Heinrich Schutz (1585 – 1672) was a German composer and organist in the early 17th century. He was considered by many to be in the class of Monteverdi. He was first trained as a lawyer and only later studied music with Giovanni Gabriele and then with Claudio Monteverdi. He wrote in a polyphonic style similar to that of the Renaissance in approaching and resolving dissonances. In addition to his organ works and sacred choral music, he is known as the composer of the first German opera. Also, as was common in the Baroque era, he was known for “word painting,” in which the composers sought to portray in sound a specific action or mood, such as a falling melodic line painted a picture of depressed moods, or rising melodic line for happy moods. A miniature form of this affect is the “Baroque “sigh,” consisting of an appoggiatura of a single dissonant note resolving downward to a consonant note.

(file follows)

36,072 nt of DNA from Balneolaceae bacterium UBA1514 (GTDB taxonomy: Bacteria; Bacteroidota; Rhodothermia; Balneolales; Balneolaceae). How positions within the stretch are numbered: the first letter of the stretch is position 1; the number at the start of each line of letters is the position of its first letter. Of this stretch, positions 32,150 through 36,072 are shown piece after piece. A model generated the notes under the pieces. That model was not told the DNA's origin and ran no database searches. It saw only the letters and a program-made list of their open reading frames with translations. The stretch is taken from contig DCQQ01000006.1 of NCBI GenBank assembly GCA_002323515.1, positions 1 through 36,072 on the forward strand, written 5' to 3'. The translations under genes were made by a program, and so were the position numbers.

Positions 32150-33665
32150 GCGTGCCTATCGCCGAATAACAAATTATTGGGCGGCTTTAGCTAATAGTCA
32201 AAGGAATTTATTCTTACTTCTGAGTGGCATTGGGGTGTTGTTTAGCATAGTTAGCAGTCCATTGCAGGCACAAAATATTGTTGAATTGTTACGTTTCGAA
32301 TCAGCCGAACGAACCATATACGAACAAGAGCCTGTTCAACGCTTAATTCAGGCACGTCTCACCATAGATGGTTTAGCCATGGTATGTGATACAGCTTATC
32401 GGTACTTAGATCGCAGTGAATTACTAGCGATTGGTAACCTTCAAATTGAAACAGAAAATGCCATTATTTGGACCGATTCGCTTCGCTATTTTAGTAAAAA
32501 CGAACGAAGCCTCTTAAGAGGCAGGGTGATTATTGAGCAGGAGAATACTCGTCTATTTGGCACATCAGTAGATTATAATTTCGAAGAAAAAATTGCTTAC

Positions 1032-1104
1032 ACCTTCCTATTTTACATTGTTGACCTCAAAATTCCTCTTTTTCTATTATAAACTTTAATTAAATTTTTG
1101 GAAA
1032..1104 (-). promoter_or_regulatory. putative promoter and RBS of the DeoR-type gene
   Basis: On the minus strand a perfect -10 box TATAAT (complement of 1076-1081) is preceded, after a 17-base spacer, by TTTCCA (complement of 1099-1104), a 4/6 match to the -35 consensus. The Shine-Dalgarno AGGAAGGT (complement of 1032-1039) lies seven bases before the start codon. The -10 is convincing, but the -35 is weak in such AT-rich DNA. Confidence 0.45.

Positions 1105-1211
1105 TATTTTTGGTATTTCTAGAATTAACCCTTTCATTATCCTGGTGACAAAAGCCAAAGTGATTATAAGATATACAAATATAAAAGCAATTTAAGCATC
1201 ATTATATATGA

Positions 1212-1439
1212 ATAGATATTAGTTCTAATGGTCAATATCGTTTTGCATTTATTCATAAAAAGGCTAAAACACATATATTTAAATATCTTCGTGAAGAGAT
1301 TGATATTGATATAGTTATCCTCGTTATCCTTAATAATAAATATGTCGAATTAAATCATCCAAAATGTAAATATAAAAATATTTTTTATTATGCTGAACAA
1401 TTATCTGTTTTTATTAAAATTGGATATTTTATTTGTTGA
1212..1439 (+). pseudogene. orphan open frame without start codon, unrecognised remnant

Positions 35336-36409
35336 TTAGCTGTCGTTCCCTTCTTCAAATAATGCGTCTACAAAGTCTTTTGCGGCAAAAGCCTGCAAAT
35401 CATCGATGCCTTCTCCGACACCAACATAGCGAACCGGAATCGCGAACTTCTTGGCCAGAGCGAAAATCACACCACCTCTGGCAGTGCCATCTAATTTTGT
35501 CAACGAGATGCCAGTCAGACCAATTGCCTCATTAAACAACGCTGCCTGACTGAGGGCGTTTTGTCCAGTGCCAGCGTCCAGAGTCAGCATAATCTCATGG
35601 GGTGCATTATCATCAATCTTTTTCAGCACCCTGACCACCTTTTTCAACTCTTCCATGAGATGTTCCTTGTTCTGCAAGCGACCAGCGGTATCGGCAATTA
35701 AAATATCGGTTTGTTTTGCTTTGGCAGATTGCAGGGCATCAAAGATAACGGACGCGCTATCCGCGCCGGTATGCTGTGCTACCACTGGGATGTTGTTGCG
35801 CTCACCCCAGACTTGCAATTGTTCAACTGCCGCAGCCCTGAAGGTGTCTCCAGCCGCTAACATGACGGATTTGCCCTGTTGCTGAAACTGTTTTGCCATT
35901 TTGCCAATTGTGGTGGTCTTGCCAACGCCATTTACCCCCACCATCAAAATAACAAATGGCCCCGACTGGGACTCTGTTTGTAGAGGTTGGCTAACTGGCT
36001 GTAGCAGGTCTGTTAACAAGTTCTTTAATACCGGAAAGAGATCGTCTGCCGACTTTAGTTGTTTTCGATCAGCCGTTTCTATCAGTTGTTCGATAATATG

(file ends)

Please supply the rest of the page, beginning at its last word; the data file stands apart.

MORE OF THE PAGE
This power of music was recognized in what was known as the Doctrine of Affections. Both Bach and Brahms were influenced by his works for examples of his work.
For performances of his work, see:
Heu mihi domine & Quid commisisti
Die Himmel erzählen die Ehre Gottes
Gib, gib unsern Fürsten
Jauchzet dem Herren
Tröstet, tröstet mein Volk
Es ist erschienen die heilsame Gnade Gottes [For the grace of God] (Titus 2:11-14)
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